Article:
The past six months have made us think that the foreign policy action in 2009 will be seen along the Russia-Georgia border, in Gaza, or off the coast of Somalia. Yet it is Iran, Afghanistan, and Pakistan where we should see the biggest issues tackled and the biggest changes coming. Elections in Iran and Afghanistan are scheduled that could have a major impact on policy. Other events are already in motion that will make change inevitable. Here’s what we’re seeing.
Obama has reached out to the former axis of evil with warm words about talking. For his part, hardline President Ahmadinejad has refused to deal with the US yet, and talked about the need for a US apology for past wrongs before there is any progress.
But now there is movement in Iran as we head into the June presidential election. Mohammad Khatami, Iran’s former reformist president, just announced he would stand as a candidate to try and deprive Ahmadinejad of a second term. Khatami, a 65-year-old reformist cleric, whose served two-terms from 1997 to 2005, retired from politics after he stepped down but saw no one step in to head the reformist faction. There is potential for real change, but any movement seems unlikely before the critical issue of who runs the country is decided. That means waiting another 5 months before anything happens — but expect changes after the election, on both the US and Iranian side.
Last February, when Joe Biden was a senator who had lost a primary run very badly, was visiting Afghanistan, he queried President Karzai in Afghanistan on the corruption, which Karzai brushed off and which led Biden to storm out of the room.
Today, Biden is the US vice president on a world tour speaking about how the new administration will run foreign policy, Obama has spoken of Karzai as unreliable and ineffective, Secretary of State Clinton said called Afghanistan a narco-state, and the Americans are bypassing Karzai to deal directly with the governors in the countryside. Karzai is unpopular at home, with polls suggesting that 85% of voters want to vote for “the other guy” — and there is an alection scheduled for August.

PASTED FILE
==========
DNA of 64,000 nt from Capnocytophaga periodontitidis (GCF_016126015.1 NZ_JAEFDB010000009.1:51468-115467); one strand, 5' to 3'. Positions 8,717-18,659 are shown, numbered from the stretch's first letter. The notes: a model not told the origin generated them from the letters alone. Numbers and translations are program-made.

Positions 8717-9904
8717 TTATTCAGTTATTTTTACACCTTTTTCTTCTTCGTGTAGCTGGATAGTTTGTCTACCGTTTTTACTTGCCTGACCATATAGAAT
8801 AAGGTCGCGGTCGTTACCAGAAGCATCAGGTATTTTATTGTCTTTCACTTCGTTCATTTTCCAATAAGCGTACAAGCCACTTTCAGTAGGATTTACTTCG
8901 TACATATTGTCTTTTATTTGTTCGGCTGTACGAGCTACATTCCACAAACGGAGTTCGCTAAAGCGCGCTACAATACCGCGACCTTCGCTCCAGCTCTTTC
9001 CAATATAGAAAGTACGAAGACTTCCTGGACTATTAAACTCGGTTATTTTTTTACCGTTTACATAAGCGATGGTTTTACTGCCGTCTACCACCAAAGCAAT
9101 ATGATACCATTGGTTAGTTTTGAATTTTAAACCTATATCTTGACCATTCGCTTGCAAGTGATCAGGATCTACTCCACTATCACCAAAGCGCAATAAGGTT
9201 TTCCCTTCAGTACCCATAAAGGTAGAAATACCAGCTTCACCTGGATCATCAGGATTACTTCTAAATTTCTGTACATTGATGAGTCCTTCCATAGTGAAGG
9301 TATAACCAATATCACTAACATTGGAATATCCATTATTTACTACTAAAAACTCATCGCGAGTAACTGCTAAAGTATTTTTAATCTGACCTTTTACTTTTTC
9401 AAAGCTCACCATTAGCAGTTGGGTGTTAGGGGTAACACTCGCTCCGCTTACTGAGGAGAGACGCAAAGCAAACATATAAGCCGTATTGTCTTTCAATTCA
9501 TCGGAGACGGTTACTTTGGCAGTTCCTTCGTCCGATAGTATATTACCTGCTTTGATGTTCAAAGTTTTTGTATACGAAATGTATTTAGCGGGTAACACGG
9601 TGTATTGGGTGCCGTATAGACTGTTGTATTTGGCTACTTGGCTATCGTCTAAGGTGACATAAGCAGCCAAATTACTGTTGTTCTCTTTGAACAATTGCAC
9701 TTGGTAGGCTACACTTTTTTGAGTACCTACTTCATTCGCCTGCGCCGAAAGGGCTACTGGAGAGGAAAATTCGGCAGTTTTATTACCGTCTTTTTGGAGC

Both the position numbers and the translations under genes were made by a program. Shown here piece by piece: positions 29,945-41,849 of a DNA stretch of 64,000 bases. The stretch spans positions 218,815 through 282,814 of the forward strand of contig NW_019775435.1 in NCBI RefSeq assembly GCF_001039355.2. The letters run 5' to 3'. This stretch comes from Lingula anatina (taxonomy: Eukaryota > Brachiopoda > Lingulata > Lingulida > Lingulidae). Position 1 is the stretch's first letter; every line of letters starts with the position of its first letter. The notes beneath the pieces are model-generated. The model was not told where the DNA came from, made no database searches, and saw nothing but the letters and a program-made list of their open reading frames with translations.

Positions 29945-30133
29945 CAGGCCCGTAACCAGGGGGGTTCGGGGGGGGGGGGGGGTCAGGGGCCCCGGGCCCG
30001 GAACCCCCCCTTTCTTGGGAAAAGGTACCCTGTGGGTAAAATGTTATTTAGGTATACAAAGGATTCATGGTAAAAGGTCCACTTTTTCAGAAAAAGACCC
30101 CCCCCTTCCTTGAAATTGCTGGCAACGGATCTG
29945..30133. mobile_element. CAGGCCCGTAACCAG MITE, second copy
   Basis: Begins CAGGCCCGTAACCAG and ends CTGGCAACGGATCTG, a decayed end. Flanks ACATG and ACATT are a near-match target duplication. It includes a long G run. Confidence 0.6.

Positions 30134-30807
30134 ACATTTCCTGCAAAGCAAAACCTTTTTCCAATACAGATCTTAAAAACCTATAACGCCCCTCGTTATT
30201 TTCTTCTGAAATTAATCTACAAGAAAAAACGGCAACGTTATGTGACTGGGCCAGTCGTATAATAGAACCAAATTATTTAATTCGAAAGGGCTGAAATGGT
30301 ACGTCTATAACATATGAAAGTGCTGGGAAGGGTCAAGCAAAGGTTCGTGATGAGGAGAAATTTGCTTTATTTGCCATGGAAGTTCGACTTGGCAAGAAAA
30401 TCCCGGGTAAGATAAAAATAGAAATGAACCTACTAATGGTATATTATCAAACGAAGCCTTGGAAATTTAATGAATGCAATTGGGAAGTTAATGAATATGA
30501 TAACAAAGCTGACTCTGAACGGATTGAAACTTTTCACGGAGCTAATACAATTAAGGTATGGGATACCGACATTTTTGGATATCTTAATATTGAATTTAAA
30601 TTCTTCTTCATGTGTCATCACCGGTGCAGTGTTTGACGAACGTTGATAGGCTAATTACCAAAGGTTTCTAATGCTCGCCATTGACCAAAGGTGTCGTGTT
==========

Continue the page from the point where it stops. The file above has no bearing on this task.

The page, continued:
The security situation in Pakistan seems to deteriorate daily. Last week’s headlines, for instance, included: a bombing of a religious procession in the central town of Dera Ghazi Khan, which claimed at least 27 lives; government helicopter gunship attacks that killed 52 militants in the Khyber area of the tribal region; the kidnapping of a senior UN official by gunmen; and the beheading of a Polish engineer who was abducted five months ago. A videotape of the execution was released last night by his captors.
A year ago democracy was restored after eight years of military rule but many believe the government is in a state of paralysis, as an unwieldy coalition and a cabinet of about 70 ministers jockey for position – ever wary of the army, which has ruled Pakistan for most of its existence. Government decision-making is concentrated in the hands of President Asif Zardari, creating a log-jam, critics say.
But behind the new democratic government, the cause of the Taliban uprising and its backing is opaque. Some blame the Indian intelligence agency (RAW) while others accuse Pakistan’s Inter-Service Intelligence Agency ISI. Some even blame the CIA. And India wants questions answered also.